The Origin of the New Year’s Resolution
The New Year celebration was first observed in Babylon in 2000 B.C. People marked the commencement of the year by paying off debts and returning borrowed goods. The practice carried over into Rome with worshipers offering resolutions to Janus, the god of beginnings and endings. When the Roman calendar was reformed, the first month of the year was renamed January in honor of Janus, establishing January 1 as the day of new beginnings.
The origin of the New Year’s Resolution dates back to 153 B.C. Janus, the mythical king of early Rome was placed at the head of the calendar. With two faces, Janus could look back on past events and forward to the future. Janus became the ancient symbol for resolutions and many Romans looked for forgiveness from their enemies and also exchanged gifts before the beginning of each year.
I have continued both traditions – the celebration of a new year and the establishment of resolutions – and find New Year’s to be my favorite holiday. It is everyone’s birthday, a time to start over, drink, and cause chaos. There is the opportunity to establish a new slate, make amends, and set off in a new direction.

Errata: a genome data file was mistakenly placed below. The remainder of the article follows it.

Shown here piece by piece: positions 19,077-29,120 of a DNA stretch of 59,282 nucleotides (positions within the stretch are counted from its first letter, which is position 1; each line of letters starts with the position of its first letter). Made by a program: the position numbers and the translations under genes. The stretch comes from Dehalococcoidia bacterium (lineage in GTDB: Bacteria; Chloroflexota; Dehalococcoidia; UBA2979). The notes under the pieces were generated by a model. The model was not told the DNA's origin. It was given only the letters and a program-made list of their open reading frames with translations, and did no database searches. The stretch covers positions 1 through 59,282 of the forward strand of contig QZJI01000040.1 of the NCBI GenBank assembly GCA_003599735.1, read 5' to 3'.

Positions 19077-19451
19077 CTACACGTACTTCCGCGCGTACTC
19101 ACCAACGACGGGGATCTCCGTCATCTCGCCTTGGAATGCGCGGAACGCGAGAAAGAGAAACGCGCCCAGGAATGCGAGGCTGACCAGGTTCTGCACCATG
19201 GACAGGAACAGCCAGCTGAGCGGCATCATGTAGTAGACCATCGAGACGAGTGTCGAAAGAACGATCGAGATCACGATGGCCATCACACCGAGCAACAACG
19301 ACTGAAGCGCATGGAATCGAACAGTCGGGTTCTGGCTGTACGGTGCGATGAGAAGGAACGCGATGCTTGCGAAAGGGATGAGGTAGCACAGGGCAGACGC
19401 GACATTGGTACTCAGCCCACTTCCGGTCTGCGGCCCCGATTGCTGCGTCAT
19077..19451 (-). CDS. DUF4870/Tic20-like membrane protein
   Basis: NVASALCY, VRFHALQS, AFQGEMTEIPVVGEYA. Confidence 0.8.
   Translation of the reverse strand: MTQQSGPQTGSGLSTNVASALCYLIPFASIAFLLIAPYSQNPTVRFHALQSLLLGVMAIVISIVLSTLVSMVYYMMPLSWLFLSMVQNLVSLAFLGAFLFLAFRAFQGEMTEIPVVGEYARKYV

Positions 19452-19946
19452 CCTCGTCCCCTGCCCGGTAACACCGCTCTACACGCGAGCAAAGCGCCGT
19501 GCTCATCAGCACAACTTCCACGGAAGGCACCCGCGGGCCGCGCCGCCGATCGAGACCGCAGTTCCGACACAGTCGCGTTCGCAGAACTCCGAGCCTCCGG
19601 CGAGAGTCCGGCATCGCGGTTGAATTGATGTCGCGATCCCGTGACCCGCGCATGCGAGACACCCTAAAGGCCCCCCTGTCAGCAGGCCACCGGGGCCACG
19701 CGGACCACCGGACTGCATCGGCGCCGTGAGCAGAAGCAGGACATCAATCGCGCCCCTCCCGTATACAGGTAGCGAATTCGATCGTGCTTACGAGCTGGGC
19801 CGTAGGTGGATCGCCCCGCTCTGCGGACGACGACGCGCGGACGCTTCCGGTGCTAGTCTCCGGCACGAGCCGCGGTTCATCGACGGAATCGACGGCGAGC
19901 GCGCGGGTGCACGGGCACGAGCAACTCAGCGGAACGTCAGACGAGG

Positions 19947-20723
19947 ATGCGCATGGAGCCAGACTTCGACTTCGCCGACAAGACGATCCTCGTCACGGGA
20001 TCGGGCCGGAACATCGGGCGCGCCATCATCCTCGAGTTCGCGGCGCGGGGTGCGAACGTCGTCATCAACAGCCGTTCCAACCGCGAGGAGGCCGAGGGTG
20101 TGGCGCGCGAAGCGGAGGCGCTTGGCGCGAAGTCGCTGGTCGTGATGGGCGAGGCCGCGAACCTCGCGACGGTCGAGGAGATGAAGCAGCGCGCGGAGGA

I am spending January 1, 2013 on Lake Tahoe’s North Shore. I hope wherever you are spending New Years, it is equally as beautiful and exactly what you want.
To close this post I am going to include two things. Below are my 2013 New Year’s Resolutions in no particular order. Also, I am including a photo of Clark Gable, Van Heflin, Gary Cooper, and Jimmy Stewart celebrating at Romanoff’s on New Years Eve, 1957. (Courtesy of LIFE Magazine.)
2013 New Year’s Resolutions
1) Do 25 pushups and 100 crunches every morning
2) Join a sports recreation league
3) Learn to cook 5 good meals
4) Try something I never learned as a child
5) Make a new friend a month
6) Research and learn 10 DIY projects
7) Get my photo taken in 5 unusual places
8) Remember every single person’s name I meet this year
10) Turn off the television for a month